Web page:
There's Already a Conspiracy Theory About iOS 14
Nothing gold can stay, which means it was only a matter of time before everyone’s beautifully customized iOS home screens became the subject of an internet conspiracy. Thankfully, QAnon isn’t involved (yet), but a viral Facebook post that’s made its way onto Twitter alleges that apps like Widgetsmith, which allow for the colorful buttons and pictures that can turn your home screen into a 2020 MySpace page, can hack your data via “keylogging.”
“They were able to track everything I typed,” the post reads. “And somehow was able to see my texts when apps texted me requesting a verification code. They entered the codes, and got into my apps.”
🚨🚨 IF YOU DID THE WIDGETSMITH APP ON YOUR IPHONE👇🏼👇🏼👇🏼🚨🚨 pic.twitter.com/gPVnv9aRAY— Mama Chey👩👧👦 (@cheyycandyyx2) September 27, 2020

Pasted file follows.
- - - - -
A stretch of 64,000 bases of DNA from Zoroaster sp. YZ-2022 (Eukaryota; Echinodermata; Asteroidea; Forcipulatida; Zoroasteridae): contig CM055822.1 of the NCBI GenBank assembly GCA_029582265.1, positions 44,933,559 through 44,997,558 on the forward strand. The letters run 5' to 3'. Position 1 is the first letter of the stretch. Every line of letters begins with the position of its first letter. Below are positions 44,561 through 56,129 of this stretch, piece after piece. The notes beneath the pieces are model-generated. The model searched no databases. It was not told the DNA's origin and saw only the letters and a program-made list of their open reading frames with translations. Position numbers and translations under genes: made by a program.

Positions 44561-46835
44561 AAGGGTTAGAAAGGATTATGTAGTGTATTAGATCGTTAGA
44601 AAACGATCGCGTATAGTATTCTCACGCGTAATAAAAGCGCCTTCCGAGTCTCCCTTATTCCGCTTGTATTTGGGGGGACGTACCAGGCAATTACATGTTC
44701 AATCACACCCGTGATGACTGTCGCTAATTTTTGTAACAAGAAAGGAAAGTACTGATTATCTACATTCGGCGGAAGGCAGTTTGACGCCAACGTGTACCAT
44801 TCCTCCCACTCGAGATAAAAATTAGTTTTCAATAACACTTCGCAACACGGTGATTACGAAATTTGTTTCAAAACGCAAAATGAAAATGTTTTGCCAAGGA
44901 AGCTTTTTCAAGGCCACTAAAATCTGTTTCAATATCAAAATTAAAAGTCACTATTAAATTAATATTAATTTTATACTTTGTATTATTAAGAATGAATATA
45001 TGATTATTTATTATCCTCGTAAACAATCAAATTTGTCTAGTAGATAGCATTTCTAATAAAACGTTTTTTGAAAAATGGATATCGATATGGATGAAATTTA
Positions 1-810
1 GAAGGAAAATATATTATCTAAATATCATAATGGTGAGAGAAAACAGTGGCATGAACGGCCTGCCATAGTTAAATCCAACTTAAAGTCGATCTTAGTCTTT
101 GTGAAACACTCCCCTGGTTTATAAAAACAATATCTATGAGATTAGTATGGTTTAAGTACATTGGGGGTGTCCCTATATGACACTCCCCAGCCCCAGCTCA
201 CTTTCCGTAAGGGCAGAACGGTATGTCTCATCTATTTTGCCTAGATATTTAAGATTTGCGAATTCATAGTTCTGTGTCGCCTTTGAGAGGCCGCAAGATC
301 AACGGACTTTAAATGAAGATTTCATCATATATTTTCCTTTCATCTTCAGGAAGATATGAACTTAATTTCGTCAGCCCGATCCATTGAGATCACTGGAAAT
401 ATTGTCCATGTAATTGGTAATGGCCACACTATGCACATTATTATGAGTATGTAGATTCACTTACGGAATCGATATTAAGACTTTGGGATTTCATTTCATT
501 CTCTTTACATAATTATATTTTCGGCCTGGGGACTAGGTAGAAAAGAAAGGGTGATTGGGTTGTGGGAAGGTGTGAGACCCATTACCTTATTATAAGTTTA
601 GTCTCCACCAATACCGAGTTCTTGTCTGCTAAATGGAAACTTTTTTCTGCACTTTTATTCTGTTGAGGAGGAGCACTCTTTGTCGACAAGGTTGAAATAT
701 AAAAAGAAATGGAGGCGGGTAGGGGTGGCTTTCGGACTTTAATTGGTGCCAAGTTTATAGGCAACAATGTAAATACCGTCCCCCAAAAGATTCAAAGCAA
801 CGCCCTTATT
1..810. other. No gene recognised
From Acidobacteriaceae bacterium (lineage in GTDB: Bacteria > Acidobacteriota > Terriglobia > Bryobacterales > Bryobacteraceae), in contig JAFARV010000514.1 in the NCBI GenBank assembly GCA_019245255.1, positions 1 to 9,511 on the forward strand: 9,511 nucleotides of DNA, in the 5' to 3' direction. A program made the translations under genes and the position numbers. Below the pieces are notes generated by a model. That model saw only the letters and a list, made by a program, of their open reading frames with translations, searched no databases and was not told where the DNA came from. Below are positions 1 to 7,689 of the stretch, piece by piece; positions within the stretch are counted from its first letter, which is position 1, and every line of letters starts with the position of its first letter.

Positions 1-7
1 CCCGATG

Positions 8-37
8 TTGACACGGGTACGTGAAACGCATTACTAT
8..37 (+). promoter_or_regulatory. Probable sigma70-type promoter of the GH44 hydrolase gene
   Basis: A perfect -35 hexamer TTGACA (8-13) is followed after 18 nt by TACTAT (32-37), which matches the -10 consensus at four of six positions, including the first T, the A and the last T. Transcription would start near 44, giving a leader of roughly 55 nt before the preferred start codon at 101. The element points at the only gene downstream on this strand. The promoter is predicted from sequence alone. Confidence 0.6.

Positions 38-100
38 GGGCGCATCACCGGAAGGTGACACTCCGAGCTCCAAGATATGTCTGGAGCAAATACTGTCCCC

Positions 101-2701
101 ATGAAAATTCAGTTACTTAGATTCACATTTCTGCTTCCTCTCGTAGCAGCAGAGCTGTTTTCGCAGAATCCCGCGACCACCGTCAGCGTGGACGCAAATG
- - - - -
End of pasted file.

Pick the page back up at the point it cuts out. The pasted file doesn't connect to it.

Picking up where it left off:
The poster says she shared her experience in a number of groups and found others dealing with the same thing. Except the claim has been widely debunked on Twitter.
“I've seen a number of references to an article being circulated on Facebook that apps like Widgetsmith must include key loggers because of keyboard issues experienced after installing iOS 14,” Widgetsmith creator David Smith tweeted. “For Widgetsmith I can state categorically and absolutely that this is not true.”
Instead, it appears this conspiracy bloomed from two unrelated events: slower phones thanks to the sophistication of the iOS update, and a new feature that came with the update that alerts users if their passwords have been compromised in a data breach. But as 9to5Mac points out, this includes breaches that occurred long before the update.
Despite an overwhelming number of replies to the viral tweet credibly refuting the Facebook post, the tweet has continued to spread. Over 9,000 retweets later, this internet rule of thumb has never been more true: From conspiracy theories to anti-vaccine propaganda, don’t believe everything you read on Facebook.